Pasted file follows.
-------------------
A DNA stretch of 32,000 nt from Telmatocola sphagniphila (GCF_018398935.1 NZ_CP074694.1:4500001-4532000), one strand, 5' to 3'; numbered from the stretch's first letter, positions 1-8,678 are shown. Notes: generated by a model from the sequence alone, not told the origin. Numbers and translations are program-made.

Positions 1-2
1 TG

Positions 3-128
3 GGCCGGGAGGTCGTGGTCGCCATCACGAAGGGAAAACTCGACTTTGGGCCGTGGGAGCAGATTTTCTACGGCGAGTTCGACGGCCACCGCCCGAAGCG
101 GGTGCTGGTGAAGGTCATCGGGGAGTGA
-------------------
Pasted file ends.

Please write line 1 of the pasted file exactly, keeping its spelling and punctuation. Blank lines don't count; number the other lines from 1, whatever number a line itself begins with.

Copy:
A DNA stretch of 32,000 nt from Telmatocola sphagniphila (GCF_018398935.1 NZ_CP074694.1:4500001-4532000), one strand, 5' to 3'; numbered from the stretch's first letter, positions 1-8,678 are shown. Notes: generated by a model from the sequence alone, not told the origin. Numbers and translations are program-made.